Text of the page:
In my last blog post, I took up the idea that fallibilism should be taken seriously in the philosophy of mathematics. In doing so, I did not mean to imply that philosophers of mathematics (or mathematicians for that matter) deny that we are fallible creatures. Rather, my intent was to state, following Tymoczko, that fallibilism has highly non-trivial consequences. To that end, I will here concentrate on some of such consequences, though not in the philosophy of mathematics, but more generally.
Let us take an ordinary claim such as (1) “That is a table over there”. How does one go about seeing whether (1) is the case? One might ask others whether there is a table over there, one might go and try to touch the table, and so. Why would one do that? Because bitter experience has taught us that we are occasionally mistaken about our sensory experiences. That is, we might be mistaken. The same goes for memory, deduction and so on. An important part of (at least some kinds of) knowledge is being cognisant of the possibility of mistakes and working to avoid them. We are more certain of (1) if others agree that there is indeed a table there, more certain of our calculations and proofs if we (and others) have checked them, more certain of our experimental results if they have been vetted and replicated.
I have now linked knowledge to the possibility of checking for mistakes, but is this appropriate? Is it not enough that we acknowledge the possibility of mistakes? Do we need this idea of checking for mistakes on top of that? Yes, we do. Why? Because simply admitting “I might be mistaken” without any means of checking whether I actually am mistaken, is either a call for scepticism or just empty posturing – putting on airs of epistemic virtue. So, any fallibilism worth its salt will require the possibility of checking for mistakes.
Let me now turn to some of the consequences of fallibilism. When we come to accept that we are fallible, we can start doing things to ensure that we are not, after all, mistaken. This will be relatively straight-forward in the case of sensory experience, memory, calculation, and deduction. We use different modalities, check archives and records, redo calculations, and – importantly – collaborate and corroborate with each other. But what about intuitions, revelations, and the like? As long as these are about matters we can independently check, we are fine. But what if they are not? Notable cases here are (some) metaphysical theories, theological claims, and – interestingly enough – some claims in physics and mathematics.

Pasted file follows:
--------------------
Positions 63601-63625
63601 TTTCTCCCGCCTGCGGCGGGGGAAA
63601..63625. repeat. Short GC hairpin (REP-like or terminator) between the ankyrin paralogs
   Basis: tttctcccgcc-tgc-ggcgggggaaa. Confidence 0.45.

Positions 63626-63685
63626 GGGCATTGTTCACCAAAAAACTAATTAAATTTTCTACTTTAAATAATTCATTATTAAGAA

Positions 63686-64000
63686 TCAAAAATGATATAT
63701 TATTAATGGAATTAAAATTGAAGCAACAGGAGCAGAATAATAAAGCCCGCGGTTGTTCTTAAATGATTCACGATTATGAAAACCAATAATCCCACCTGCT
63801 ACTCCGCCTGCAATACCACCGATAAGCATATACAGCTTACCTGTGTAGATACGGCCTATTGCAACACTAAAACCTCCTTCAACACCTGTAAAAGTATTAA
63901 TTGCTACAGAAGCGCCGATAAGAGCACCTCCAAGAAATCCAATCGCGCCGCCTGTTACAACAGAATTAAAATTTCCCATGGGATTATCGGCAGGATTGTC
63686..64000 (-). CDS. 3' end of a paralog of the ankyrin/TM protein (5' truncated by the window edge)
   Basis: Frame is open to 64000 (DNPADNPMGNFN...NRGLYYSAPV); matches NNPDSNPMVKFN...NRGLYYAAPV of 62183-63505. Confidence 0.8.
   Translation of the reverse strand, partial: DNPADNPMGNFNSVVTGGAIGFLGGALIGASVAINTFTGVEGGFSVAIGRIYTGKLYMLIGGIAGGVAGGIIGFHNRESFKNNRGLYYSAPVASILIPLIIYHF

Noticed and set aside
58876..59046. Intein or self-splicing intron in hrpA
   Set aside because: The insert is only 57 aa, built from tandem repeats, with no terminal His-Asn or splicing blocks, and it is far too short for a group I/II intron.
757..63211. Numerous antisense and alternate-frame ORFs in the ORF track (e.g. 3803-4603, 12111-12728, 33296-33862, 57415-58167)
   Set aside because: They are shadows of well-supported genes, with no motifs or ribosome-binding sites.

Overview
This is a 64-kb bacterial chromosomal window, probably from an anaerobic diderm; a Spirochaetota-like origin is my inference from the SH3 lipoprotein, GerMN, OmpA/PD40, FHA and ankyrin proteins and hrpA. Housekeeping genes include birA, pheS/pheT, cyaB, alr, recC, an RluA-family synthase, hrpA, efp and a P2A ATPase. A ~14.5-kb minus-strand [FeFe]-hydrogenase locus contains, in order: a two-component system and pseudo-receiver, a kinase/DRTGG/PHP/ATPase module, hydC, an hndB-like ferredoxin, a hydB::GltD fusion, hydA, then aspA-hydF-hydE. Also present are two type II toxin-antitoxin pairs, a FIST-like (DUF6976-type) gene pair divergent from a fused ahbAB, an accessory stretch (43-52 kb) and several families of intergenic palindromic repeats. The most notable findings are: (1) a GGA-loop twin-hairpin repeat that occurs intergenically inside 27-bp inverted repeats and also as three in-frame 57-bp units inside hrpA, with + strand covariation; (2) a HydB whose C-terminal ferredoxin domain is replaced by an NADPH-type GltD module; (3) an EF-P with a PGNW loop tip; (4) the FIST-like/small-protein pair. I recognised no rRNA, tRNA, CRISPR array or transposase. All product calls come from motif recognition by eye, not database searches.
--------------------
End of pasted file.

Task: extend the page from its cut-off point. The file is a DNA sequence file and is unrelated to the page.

Take the claim (2) “a person seeing something red will have the quale ‘red’”. If we define qualia in accordance to the usual way as “non-behavioural, non-neurological, and completely intrinsic properties of conscious experience,” we will face the following problem. What would count as being wrong when asserting (2)? We might ask that person, but that will only give us behavioural evidence. We might use neural imaging, but that will only give us neural evidence. So, while one might concede to the possibility of mistake in claiming (2), one will have no way of checking whether (2) is indeed the case.
For similar reasons the same problem holds for the theological claim “the change of the whole substance of bread into the substance of the Body of Christ[.] [B]rought about in the eucharistic prayer through the efficacy of the word of Christ and by the action of the Holy Spirit. However, the outward characteristics of bread […] remain[s] unaltered[.]” (Vatican 2005.) There is no way of checking whether such a change has occurred.
In quantum physics the claims that in measurements the world splits into two (or more) worlds, or alternatively that there are Bohmian trajectories, or that the wave function is simply a representation of an agent’s degree of beliefs, are all similarly removed from any possibility of checking – here for the simple reason that all interpretations of quantum mechanics have the same empirical content.
A proponent of such claims will be at best a fallibilist in name only! True fallibilism forces us to be quietists about such claims until such time that a check is possible.
Vatican (2005): Compendium of the Catechism of the Catholic Church. Libreria Editrice Vaticana, https://www.vatican.va/archive/compendium_ccc/documents/archive_2005_compendium-ccc_en.html